On a side note, congratulations on having your books housed in such an honorable library aboard the USS Vermont.

    Liked by 2 people

  2. Congratulations, indeed, on having your work housed on the SSN792. As an old submariner, myself, I can tell you that when that hatch is opened again after months at sea most of the crew will get sick. After breathing that homemade air and living in close proximity with only your shipmates you usually do get the sniffles when you once again breathe ‘fresh air’ and mingle with strangers.
    Maybe I could ask you to slip one of my poems down the weapons shipping hatch? Just kidding.

    Liked by 4 people

  3. Yes, this went from one thing to another over the months of procrastinating my initial response and then incorporating developing, (d)evolving events. An interment as much as a submersion, and who knows what will sprout from all this.
    Thank you. Be well.

    Like

  4. Absolutely fantastic post. Connects with me on so many levels. First, I am from New Hampshire and have a deep affinity for Vermont, partly from correcting those ignorant of the differences between us, partly for the kindred spirit we share for nature and beauty.

    Second, I spent my professional life in the Navy, 27 years. Most of time on surface ships, but did submerge once in a submarine. Not for me. Still, there are parallels between what we are experiencing today and any life spent at sea. I get it in ways only a Sailor can, distanced from friends and family, awaiting a letter or a care package, eating what was put in front of him and learning not to complain. Complaining only sucks the joy out of a life with little to spare.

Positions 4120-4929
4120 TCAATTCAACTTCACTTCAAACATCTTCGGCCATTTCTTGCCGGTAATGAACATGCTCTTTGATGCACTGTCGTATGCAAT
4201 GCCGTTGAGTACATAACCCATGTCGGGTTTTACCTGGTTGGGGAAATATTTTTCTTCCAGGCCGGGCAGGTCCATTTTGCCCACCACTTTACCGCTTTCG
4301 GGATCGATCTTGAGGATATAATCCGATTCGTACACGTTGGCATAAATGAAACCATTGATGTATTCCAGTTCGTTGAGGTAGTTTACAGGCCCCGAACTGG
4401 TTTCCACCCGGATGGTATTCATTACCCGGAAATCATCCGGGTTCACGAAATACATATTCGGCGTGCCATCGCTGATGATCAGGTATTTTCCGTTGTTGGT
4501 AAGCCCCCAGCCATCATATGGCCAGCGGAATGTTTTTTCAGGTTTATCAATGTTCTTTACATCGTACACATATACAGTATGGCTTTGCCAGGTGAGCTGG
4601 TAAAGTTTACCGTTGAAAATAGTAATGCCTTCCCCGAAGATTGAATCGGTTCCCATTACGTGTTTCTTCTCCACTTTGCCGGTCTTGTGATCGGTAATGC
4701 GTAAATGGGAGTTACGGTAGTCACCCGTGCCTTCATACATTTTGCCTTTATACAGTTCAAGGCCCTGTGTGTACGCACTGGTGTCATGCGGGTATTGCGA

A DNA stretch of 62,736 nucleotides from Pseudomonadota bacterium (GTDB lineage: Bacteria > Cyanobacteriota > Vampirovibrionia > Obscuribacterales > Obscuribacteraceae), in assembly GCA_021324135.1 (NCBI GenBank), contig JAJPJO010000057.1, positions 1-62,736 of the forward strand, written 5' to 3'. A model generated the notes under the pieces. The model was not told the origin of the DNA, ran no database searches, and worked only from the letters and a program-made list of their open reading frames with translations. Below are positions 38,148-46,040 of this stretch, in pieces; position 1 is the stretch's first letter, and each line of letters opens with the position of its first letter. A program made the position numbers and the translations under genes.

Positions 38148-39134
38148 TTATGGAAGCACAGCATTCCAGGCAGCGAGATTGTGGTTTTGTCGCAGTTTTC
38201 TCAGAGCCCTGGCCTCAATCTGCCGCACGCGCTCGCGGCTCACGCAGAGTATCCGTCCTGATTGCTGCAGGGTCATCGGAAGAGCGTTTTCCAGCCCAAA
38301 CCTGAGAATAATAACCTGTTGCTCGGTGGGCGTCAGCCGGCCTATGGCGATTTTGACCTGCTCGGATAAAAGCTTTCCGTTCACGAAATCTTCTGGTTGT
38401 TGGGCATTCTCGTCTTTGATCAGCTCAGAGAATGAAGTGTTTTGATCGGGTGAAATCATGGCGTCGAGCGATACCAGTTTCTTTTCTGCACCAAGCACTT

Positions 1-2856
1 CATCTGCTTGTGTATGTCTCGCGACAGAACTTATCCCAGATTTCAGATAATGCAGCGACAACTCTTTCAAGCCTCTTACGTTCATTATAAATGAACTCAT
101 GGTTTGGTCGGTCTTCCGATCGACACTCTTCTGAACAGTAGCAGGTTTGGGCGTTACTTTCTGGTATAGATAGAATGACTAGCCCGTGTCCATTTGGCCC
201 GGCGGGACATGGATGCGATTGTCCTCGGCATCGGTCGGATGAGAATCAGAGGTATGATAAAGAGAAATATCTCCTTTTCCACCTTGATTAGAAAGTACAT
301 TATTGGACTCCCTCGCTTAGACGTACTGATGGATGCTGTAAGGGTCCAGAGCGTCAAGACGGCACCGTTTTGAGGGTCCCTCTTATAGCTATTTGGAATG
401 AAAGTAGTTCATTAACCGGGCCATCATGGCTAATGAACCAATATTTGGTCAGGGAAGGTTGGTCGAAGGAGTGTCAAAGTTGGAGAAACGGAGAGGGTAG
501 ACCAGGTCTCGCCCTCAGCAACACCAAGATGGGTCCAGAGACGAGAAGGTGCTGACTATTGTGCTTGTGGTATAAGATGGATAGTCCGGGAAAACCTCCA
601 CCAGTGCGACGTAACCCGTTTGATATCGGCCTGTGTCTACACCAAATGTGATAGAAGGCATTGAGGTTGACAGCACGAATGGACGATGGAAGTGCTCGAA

After reading a review in the New York Review of Books, Underland became a must buy. It is on the to read list, but now it might have to be bumped up for your insight.

    We have a chance to learn once again what it means to be human, different but the same. Needing real connection, needing to be heard, needing love. What we have now is different than those ships of my days as a young officer, those days of prior pandemics… we have this crazy thing called the internet where those basic human needs can be met if we do our best. And we must do our best.

    Our worst got us here, and here is where I am departing from to find the better place we make.

    Liked by 1 person

    • I had to laugh at “correcting those ignorant of the differences between us”. We Vermonters are always doing the same, (NH is the upside down one) and yet there’s not any real animosity. Just a loyal love of place. And yes, now is the time for the kindred spirits of place, Earth, perhaps, to come together and make it a better more sustainable place for all her inhabitants.
      Glad to have connected!

      Liked by 1 person

  5. Congratulations, I’m sure your words will entertain and bring solace in the deep. I also tend to draft posts and leave them to settle until it feels like to share but, with the social atmosphere changing so rapidly, I find – for me – the overall tone can feel out of date. And thanks for the reminder of how lucky we are not to be lockdown in a submarine.

    Liked by 1 person

  6. What a gorgeous post. Don’t know that’s the right word but a ‘wow’ post, D. The ‘closing of the hatch’ hit me while reading. I’ve thought of it before as some of my family is/was in the Navy but still… It’s chilling. And I do get the timing threw you for a loopy meandering but I’m glad because it’s wonderful.

    A cool opportunity for you and your books.

    Liked by 1 person

    • It is a very odd time. I no longer give a *** about the books (ok, it is still kind of cool) but really it is hard to… concentrate on anything, let alone fiction, and that book seems so dated already now. I guess we are in the same container, sharing space in the blogosphere. Good company and glad to have it as we anxiously await the lifting of the hatch.

      Liked by 1 person